“There is nothing so stable as change”
- Bob Dylan
At the start of Q3 as the global economy began to emerge from the self-induced coma of lockdown a clear consensus view emerged, that the EUR was at the start of a period of structural appreciation, and the USD structural decline. Much of this consensus was drawn from the extrapolation of three core factors: i) economic outperformance, ii) better virus control and, iii) relative size and historic structural significance of the European Recovery Fund (in particular, the fact that the fund itself drew, for the first time from a mutually liable debt obligation at the EU level). While many admitted that the “ambitious, temporary and targeted” Recovery Fund fell far short of a European ‘Hamiltonian moment’ (though it has likely set an historic precedent for mutual liability in acute economic distress), it was deemed enough to warrant confident forecasts of 1.25 and above for EURUSD.
As we move into Q4, it is clear that the pace of economic ‘reopening’ recovery in Europe was flattered (for want of a more appropriate description) by the pace of the shutdown decline, and thus the next phase of the global economic recovery will highlight not just the higher natural or potential growth rate in the US, but also the pre-existing conditions that weighed on the eurozone economy prior to the onset of the crisis. Furthermore, if, as we expect, the covid crisis brings about an accelerated transition towards the acceptance, use and development of technology based solutions then this growth differential in favour of the US only likely grows. If we also add in that the fact that the European Recovery Fund now looks too little, too late (without factoring in the current disputes about its ratification), and a time-limited (Nov 4th?) delay to a fourth US stimulus, not to mention recent covid-19 trends, and perhaps it is a surprise that commentators have not changed their minds about the ultimate trajectory of EURUSD.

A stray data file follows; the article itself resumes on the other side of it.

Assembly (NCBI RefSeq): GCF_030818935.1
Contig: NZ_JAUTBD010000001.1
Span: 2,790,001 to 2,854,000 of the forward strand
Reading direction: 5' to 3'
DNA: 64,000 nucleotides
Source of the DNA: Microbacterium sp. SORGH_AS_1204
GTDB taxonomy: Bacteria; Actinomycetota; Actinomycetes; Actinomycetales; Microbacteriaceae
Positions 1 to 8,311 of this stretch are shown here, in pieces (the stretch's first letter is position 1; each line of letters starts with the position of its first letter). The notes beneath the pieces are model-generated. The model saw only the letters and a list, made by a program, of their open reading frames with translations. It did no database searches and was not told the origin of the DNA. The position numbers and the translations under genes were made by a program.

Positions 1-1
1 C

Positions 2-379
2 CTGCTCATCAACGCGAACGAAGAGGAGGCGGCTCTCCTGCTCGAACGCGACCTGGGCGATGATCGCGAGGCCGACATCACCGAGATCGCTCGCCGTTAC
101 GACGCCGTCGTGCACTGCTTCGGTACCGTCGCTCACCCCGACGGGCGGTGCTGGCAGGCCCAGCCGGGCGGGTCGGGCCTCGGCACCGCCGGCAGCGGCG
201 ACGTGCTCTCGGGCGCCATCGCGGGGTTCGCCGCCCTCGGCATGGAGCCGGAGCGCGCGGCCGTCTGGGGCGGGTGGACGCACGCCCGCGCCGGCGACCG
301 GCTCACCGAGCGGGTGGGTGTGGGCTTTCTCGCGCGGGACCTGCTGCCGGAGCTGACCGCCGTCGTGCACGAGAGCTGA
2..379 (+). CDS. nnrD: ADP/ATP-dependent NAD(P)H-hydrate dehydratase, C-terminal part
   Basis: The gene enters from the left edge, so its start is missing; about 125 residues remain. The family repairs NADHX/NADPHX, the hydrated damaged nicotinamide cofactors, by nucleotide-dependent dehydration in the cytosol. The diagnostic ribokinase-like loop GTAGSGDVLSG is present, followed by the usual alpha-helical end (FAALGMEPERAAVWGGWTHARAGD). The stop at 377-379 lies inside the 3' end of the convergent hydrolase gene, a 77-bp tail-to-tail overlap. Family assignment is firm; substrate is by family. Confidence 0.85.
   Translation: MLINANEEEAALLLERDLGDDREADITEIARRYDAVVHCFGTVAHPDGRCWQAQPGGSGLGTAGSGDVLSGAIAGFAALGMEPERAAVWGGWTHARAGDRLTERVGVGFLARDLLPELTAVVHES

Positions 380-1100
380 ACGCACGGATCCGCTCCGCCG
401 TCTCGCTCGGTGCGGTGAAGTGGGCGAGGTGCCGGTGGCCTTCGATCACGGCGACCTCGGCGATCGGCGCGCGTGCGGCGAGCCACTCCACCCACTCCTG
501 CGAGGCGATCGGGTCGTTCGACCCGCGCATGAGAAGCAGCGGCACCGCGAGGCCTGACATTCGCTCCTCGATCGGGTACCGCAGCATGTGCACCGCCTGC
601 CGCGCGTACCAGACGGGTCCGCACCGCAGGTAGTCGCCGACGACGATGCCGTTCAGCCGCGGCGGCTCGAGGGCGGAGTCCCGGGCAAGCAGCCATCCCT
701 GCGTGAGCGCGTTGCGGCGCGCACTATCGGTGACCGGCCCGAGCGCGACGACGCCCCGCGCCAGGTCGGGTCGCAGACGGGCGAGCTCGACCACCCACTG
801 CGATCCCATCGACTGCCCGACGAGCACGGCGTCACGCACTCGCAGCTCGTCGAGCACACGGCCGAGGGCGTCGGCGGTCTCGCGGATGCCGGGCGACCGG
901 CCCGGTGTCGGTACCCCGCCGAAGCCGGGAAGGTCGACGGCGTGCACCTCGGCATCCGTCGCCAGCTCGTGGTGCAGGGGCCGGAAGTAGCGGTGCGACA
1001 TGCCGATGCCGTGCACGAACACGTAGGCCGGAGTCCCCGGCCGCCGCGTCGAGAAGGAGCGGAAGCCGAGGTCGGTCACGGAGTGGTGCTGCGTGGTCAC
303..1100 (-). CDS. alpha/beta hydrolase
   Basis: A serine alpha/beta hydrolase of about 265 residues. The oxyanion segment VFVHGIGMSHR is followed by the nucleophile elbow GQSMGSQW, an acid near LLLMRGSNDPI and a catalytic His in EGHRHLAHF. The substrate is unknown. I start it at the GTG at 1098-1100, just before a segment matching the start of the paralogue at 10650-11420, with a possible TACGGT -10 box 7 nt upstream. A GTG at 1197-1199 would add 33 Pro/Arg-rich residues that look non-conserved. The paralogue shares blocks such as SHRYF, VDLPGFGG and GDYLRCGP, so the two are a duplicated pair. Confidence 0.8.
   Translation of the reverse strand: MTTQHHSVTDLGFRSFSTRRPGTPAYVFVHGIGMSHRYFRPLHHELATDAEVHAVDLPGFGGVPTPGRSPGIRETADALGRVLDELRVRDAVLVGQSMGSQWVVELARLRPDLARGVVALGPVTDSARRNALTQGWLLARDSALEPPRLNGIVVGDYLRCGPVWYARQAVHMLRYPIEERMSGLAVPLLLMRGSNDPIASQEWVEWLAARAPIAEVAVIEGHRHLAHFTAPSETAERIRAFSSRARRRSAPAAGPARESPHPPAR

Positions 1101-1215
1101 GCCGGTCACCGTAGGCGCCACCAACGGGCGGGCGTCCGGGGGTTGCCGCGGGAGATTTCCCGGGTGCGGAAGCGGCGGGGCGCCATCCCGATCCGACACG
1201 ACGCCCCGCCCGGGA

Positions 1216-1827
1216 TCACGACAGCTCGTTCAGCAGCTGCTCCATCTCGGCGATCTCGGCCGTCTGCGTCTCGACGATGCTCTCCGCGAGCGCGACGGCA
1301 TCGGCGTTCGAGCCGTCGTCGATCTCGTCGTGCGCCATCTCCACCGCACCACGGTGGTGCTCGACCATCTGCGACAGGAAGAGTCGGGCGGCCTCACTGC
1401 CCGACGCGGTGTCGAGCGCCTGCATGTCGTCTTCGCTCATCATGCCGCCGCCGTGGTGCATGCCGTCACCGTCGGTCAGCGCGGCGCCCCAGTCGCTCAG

However, despite the clear change in trend of the three factors discussed above there is likely a more compelling reason to anticipate EUR underperformance going forward, inflation. While distortions to both demand and supply in the acute stage of the covid crisis likely saw prices (outside of some household essentials) decline, it is the most recent collapse in inflation in the eurozone that is the most troubling. While the Fed have made it clear that they will push for fiscal policy as the primary means of economic support going forward, the ECB are likely to have to rely on further QE to flatten the curve in an attempt to encourage investment, growth and ultimately price stability.
These relative trends are only likely to exacerbate the inflation differential between the US and eurozone. Lower risk-free rates, lower growth and a lower inflation trajectory are very weak arguments for a higher currency in our view.
As the global economy reopened, there was a rising tide that lifted all boats. The eurozone economy may even have had a faster ‘rise’ but only due to the fact that it sank further to begin with. The next stage of the global economic recovery is likely to be harder sailing, and the EUR hull has more holes to fill – at least relative to the faster, more technologically advanced US boat!
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